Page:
Tuesday, 4 April 2006
Department of Enterprise, Trade and Employment
Question 323: To ask the Minister for Enterprise, Trade and Employment his views on the proposed community patents scheme; his further views on whether programmes for computers should be excluded from the proposed scheme on the basis of the financial, legal and innovative difficulties that it would cause for persons and small and medium-sized enterprises; and if he will make a statement on the matter. [13422/06]
Question 324: To ask the Minister for Enterprise, Trade and Employment his views on whether the proposed patenting of computer programmes will cause enormous difficulties for small and medium-sized enterprises which will be unable to obtain or defend a software patent; the position of the Government in respect of Article 52, Chapter 1 of Part II of the European Patent Convention, that programmes for computers are not regarded as inventions; and if he will make a statement on the matter. [13423/06]
I propose to take Questions 323 and 324 together.
Ireland has been party to the European Patent Convention since 1992 and our law reflects its Article 52 criteria on the patentability of inventions. The convention makes it clear that computer programmes, as such, cannot be patented but it is important to note that this does not extend to so-called "computer implemented inventions". These are patentable in certain circumstances and many thousands of such patents have already been granted by the European Patent Office and apply within the EU. The revision of the convention does not change the patentability criteria with regard to these inventions.
The European Commission proposal for a Council regulation on a Community patent in August 2000 envisaged Community patents being granted by the European Patent Office and that the EU would itself accede to the European Patent Convention. All EU member states, except Malta, are already contracting states. The Community patent would, in effect, be a European patent designating the Community but, unlike European patents, it would be unitary in character and relate to the entirety of the Community. The intention was that this would co-exist with the national and European patent systems already in place.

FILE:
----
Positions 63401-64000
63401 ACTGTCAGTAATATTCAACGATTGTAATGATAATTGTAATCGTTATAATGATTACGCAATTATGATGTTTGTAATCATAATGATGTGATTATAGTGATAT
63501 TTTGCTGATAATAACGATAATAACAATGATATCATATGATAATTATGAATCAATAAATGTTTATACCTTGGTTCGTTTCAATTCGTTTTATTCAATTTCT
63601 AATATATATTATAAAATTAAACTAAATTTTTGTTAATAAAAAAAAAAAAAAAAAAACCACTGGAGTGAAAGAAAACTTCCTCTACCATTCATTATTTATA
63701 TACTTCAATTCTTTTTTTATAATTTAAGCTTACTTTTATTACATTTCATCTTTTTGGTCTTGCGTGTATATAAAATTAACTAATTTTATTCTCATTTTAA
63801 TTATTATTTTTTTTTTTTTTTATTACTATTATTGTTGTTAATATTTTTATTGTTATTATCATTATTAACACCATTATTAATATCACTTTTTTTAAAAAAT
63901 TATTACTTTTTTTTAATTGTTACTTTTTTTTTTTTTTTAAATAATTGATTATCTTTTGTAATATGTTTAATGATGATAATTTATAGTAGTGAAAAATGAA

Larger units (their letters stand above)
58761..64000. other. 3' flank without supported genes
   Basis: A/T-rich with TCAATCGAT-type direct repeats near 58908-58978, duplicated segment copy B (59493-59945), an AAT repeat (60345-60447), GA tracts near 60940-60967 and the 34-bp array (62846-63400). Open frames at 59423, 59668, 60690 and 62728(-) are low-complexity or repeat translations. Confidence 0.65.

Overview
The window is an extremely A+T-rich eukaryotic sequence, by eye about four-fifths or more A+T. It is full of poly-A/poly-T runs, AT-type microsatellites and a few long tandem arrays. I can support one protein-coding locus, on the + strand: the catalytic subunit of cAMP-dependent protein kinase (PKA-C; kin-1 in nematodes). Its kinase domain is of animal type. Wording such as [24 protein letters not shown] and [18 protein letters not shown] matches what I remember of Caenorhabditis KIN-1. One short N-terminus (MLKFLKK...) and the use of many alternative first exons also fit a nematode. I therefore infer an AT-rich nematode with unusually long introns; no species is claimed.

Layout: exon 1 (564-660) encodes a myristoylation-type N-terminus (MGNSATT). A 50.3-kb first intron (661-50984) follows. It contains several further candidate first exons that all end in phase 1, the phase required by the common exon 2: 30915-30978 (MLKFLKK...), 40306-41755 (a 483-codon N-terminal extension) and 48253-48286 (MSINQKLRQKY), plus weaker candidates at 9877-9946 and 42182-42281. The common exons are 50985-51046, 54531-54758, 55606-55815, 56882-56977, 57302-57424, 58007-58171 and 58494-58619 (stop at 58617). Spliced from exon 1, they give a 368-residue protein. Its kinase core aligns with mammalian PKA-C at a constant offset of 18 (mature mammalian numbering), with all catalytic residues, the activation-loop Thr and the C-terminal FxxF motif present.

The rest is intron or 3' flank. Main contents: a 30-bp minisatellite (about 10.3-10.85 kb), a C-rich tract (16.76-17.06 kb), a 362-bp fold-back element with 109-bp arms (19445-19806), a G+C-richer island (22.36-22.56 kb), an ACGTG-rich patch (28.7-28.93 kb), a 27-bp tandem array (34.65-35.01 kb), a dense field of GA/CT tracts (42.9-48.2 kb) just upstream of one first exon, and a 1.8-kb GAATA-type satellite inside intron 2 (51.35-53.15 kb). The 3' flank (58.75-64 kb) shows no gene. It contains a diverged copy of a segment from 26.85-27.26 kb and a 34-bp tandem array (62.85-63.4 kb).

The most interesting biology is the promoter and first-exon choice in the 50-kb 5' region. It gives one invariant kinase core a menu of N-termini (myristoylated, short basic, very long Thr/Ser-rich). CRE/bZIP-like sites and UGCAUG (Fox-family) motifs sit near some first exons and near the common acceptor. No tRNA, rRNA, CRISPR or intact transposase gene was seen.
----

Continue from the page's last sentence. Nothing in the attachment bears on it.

While the EU competitiveness council unanimously agreed on a common political approach on the Community patent in March 2003, progress on this has since been deadlocked on issues to do with translations and no breakthrough is in sight. Against this background, the Commission sought views this January from industry and other stakeholders on how best to take account of stakeholders' needs in patent policy. The proposal for a Community patent remains a priority, but the Commission is also seeking views on what other measures could be taken in the near future to improve the patent system in Europe.
In 2002 the European Commission proposed a directive to harmonise the conditions for patenting computer-implemented inventions. It was concerned that practice on granting such patents varied between EU member states and that particular inventions could get protection in one member state but not in another. Ireland supported the proposal as offering increased certainty on intellectual property right protection and as reinforcing the single EU internal market. While the measure had wide support from the European information and communications technology industry, including the small and medium-sized enterprises sector, in the event, the European Parliament opposed it. The current situation is that the European Commission has indicated that it does not intend to pursue proposals for a directive in this area.